3. Leg lifts: lay on your back on the ground with legs fully extended. Tuck palms of hands under your bottom. Keeping legs straight and together, slowly lift heels about four inches off the ground. Tightening tummy, lift legs up further to 45 degree angle. That's one count. Slowly repeat to the four inch position. Do these reps very slowly to a cadence of 3 seconds per rep.
4. Pull ups: locate a pull up bar, kids jungle gym or sturdy rafter in your home. Grip the bar with fingers pointed away from you. Pull your body up so your chin goes over the bar.
After performing all four exercises, rest for one minute. That means you have completed one circuit. Repeat the circuit a minimum of twice and work up to repeating the circuit five times. Once you can repeat the beginning level five times, go ahead and bump up to intermediate. Once you can perform five circuits at the intermediate level, bump up to the advanced level. If five circuits at the advanced level is a snap for you then contact me for a new set of exercises to challenge you!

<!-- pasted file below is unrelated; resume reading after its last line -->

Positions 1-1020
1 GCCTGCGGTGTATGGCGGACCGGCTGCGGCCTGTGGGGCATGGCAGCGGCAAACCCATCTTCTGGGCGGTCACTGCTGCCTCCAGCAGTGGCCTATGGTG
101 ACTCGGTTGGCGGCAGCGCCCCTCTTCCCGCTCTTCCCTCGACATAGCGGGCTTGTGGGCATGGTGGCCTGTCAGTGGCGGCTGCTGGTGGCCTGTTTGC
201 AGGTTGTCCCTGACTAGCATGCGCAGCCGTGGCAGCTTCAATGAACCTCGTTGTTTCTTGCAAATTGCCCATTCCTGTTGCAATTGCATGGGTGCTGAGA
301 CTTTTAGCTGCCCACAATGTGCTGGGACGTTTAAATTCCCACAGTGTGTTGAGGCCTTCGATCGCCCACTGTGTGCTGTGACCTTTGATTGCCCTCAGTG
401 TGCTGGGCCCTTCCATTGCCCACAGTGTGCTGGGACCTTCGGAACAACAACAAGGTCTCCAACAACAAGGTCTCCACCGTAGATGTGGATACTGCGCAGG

For the best results perform all four exercises in circuits twice a week.
It's amazing watching an experienced karate practitioner throw a beautiful high kick over their own head. How flexible they must be! Martial artists are often known for their flexibility. But, flexibility isn't just important to performing incredible karate techniques. It also helps protect your body from injury and improves the range of motion of your joints as a whole.
I sometimes hear adults say to me, I've never been flexible, even as a child, how could I possibly increase my flexibility now? I smile as I recall that I couldn't even touch my toes as a child but today, as an adult, I can do the splits. Flexibility can be learned and achieved at any age. While some people are naturally more limber than others, a stretching routine can allow any student to make progress in personal flexibility.
In karate, one of the most talked about indicators of flexibility are the splits. There are two different types of "splits" -- the side splits and front splits.
I have included a couple of videos that demonstrate some excellent stretches specifically for performing the splits. Try utilizing these in your own personal stretching routine. Before long, you too may be doing the splits!
If you are having trouble viewing the videos, here are the direct links to the YouTube versions: